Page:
CONTACT INFORMATION

Oguz H. Dagci

oguzhada@umich.edu

ACKNOWLEDGEMENT

The authors gratefully thank Prof. Jessy W. Grizzle at the University of Michigan for his helpful comments and suggestions.

Oguz H. Dagci and Huei Peng

University of Michigan - Ann Arbor

APPENDIX

Table 1. Feasible [[psi].sub.2] and [[psi].sub.3] Combinations.

[[psi].sub.2]  [[psi].sub.3]

1+[alpha]      -[alpha]
-[alpha]       1+[alpha]
1+[alpha]      -1
-1             1+[alpha]

Table 2. The number of unique design modes for each HEV type.

HEV Type          Unique Number
                 of Design Modes

Parallel               526
Series                  49
Power-Split
 Input-Split           160
 Output-Split          160
 Compound-Split        102
 Special Type           68

Table 3. Characteristics of Vehicle, Engine, and Electric Machines.

Vehicle Mass                  1500kg
Final Drive Ratio                3.5
Aerodynamic Drag Coefficient     0.25
Frontal Area                     2.37[m.sup.2]
Engine
 Maximum Power                  73kW@5000rpm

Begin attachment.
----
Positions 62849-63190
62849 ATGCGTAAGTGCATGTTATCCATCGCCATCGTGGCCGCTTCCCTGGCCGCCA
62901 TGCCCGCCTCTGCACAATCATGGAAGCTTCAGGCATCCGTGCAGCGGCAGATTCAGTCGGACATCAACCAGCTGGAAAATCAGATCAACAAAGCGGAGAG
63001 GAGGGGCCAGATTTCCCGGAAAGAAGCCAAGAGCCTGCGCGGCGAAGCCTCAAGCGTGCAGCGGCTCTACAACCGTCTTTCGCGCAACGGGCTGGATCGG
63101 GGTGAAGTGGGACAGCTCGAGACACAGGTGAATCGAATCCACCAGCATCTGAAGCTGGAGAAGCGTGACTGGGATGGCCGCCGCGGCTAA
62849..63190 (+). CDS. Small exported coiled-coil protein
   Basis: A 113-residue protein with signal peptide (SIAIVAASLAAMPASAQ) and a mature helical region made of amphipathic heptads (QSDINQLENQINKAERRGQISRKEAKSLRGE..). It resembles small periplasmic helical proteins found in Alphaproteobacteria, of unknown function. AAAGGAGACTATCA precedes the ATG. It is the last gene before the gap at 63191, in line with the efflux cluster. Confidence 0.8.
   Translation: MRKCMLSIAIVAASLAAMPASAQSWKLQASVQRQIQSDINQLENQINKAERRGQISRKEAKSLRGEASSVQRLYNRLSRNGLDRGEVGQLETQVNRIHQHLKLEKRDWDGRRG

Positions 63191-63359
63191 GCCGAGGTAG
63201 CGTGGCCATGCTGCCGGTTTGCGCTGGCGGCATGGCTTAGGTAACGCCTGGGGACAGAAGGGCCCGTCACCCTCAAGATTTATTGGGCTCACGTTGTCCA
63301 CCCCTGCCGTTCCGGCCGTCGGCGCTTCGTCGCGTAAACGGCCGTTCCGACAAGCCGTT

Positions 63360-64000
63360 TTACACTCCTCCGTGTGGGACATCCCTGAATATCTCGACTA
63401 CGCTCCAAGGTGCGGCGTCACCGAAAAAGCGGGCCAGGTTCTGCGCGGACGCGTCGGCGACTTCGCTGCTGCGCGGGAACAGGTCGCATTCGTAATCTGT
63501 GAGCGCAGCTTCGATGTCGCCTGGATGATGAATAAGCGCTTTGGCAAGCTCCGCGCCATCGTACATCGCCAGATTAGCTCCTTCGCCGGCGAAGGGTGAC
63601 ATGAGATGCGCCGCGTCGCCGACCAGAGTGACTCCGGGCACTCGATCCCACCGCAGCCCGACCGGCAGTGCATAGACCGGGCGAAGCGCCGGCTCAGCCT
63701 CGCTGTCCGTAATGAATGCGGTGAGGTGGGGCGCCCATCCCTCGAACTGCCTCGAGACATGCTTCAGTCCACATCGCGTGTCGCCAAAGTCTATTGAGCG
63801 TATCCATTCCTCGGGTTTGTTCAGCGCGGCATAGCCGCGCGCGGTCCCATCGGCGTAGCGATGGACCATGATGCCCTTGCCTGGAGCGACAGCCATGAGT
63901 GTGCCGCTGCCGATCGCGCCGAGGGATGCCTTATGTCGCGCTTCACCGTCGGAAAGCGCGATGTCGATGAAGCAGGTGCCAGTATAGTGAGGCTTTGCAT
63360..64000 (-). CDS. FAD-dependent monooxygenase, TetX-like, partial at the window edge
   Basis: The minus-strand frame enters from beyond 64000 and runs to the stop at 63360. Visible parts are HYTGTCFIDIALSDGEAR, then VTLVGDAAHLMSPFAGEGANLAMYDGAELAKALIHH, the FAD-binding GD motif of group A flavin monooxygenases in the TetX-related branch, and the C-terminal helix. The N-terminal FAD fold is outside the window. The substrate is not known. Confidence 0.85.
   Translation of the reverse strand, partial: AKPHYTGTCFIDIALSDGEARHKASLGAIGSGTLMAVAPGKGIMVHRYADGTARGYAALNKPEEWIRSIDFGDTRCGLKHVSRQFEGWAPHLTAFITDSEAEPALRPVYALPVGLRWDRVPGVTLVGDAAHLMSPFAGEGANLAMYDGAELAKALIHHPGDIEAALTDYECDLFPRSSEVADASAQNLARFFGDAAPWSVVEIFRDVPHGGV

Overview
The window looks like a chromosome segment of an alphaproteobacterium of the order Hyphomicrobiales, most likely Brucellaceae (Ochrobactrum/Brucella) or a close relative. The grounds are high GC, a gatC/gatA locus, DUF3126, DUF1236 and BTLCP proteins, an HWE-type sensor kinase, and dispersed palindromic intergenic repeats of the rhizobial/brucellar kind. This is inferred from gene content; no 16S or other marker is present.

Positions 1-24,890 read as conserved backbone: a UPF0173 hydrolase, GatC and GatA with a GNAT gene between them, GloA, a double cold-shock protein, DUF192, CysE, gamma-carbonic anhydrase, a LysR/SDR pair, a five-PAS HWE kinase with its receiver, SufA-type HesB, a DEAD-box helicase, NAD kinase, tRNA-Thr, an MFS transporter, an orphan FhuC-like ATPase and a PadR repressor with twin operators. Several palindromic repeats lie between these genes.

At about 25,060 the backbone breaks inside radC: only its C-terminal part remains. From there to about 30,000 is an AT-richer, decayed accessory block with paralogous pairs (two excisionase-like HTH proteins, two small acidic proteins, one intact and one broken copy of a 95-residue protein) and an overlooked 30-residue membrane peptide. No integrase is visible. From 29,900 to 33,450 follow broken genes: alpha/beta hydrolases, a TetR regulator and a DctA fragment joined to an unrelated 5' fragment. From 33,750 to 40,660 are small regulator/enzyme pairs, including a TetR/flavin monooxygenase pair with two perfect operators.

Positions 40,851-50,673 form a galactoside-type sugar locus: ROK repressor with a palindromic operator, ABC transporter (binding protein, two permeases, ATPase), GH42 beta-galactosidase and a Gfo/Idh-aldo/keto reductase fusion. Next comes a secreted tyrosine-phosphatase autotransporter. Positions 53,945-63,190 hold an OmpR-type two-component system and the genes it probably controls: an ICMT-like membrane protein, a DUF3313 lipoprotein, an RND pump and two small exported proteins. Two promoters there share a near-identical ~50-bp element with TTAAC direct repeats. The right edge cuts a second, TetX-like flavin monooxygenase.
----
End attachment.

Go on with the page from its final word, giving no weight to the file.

Maximum Torque                142Nm@4000rpm
Electric Machines 1 and 2
 Maximum Power                  60kW
 Maximum Torque                207Nm (0-2770rpm)

Table 4. Gear Ratios and Performance of Design Modes.

Design Mode  [alpha]  [beta]  [t.sub.0]-60mph

1_1_D_a      2.4      1.8     7.8sec
1_1_D_b      2.4      1.8     9.8sec
1_1_D_c      2.4      2.8     7.8sec
1_1_D_d      3.8      1.8     9.4sec
1_1_D_e      3.8      2.8     9.4sec
1_1_F_a      1.8      1.8     8.7sec
1_1_F_b      2        2.8     7.9sec
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Author:Dagci, Oguz H.; Peng, Huei
Publication:SAE International Journal of Alternative Powertrains
Article Type:Report
Date:May 1, 2016
Words:7801